The Organization for Economic Co-operation and Development agrees the best solution is to compel companies to register and collect sales taxes in the countries where they make sales. Such measures are part of a larger OECD tax plan presented to G20 finance ministers in the summer of 2013, aimed at combatting tax-base erosion and profit-shifting.

In Canada, the notion of taxing digital sales from abroad gained traction with the government in the fall of 2013, under then-finance minister Jim Flaherty. But it burst onto the European Union’s agenda more than a decade earlier over fears that companies might move offshore to stay competitive.

The notion of expanding GST to include digital services such as Netflix is not necessarily a bad one. Like many affluent nations, Canada has a growing population of pensioners, in absolute numbers and as a percentage of the population, who will become more reliant on costly government services at the same time as their income tax and sales tax payments drop significantly.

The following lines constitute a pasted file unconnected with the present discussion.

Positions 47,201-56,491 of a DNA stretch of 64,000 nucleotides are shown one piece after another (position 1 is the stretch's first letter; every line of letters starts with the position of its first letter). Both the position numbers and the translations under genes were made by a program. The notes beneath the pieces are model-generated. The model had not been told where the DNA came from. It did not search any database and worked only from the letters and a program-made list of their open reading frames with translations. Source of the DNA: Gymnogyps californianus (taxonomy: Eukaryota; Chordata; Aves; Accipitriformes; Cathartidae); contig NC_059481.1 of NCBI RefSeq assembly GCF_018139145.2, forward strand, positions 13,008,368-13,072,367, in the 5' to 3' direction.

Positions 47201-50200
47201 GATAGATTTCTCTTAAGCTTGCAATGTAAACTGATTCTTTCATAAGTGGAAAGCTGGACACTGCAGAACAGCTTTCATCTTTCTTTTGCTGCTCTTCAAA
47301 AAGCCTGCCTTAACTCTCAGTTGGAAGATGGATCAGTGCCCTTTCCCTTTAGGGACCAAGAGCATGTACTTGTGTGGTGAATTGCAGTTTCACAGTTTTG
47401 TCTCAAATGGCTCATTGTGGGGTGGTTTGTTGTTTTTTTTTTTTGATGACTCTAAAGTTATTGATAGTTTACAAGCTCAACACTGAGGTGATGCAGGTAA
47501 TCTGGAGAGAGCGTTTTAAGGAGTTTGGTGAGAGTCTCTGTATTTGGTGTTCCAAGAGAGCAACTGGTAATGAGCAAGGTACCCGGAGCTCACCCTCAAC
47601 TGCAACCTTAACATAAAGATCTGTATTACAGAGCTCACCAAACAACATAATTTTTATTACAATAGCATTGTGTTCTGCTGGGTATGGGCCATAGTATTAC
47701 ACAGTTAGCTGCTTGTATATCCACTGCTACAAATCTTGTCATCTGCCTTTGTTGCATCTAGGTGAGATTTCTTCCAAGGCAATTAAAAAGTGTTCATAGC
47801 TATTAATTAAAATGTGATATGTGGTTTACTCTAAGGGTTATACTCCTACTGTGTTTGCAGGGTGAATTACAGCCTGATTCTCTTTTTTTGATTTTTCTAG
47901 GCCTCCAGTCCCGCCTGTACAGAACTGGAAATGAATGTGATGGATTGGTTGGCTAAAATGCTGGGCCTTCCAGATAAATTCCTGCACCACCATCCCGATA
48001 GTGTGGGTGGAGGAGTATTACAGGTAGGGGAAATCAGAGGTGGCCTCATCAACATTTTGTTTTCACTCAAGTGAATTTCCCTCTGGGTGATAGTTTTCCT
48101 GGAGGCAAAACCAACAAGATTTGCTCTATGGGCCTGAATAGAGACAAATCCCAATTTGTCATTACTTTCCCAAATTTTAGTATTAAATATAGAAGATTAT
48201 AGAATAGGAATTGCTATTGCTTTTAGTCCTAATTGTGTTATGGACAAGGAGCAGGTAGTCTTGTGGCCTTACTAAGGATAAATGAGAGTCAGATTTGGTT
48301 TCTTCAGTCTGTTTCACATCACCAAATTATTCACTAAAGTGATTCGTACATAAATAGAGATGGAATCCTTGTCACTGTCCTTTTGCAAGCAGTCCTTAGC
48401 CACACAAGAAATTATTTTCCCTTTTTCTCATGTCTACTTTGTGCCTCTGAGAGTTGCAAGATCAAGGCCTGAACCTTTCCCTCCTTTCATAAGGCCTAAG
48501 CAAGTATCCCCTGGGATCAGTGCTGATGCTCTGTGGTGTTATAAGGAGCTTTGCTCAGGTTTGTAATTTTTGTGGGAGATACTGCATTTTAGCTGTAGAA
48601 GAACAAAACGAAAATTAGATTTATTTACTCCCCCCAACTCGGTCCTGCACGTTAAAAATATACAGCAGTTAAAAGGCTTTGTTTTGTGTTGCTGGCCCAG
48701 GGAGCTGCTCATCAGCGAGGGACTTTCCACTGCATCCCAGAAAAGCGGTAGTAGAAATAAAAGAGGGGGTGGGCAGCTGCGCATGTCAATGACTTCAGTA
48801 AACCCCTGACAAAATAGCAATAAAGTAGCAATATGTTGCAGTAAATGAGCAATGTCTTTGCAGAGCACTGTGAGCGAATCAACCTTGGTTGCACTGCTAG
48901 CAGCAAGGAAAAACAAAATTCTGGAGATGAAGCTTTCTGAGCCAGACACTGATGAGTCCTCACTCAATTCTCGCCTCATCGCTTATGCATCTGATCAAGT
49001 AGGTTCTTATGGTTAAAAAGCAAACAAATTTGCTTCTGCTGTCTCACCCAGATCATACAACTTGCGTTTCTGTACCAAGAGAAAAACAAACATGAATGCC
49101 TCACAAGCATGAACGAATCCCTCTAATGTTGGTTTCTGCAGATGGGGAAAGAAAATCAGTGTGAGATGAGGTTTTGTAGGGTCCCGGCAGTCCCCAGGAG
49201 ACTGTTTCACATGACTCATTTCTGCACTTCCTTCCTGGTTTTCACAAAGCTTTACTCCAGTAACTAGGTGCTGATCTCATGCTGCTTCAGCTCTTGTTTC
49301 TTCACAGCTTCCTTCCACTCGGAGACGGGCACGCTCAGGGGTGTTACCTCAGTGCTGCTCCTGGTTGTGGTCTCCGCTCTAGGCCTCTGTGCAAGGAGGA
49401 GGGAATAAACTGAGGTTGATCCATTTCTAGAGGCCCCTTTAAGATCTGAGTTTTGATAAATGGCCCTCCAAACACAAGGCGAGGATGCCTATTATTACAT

For instance, Statistics Canada data shows that in households where the key financial decision-maker was between the ages of 55 and 64, the average household income taxes paid were $16,189 in 2013. In households where the key financial decision-maker was aged 65 or older: just $8,097.

Other wholly or partially taxable household expenditures that were, on average, more than $1,000 lower in 2013 among the 65-plus group than they were among the 55-to-64 group: total food expenditures (-$1,668), shelter (-$3,838), household operations (-$1,028), clothing and accessories (-$1,286), transportation (-$4,624), recreation (-$1,483) and education (-$1,088). Overall, total household consumption was on average $16,810 lower among the households where the key financial decision maker was aged 65-plus than it was when that decision-maker was aged 55 to 64.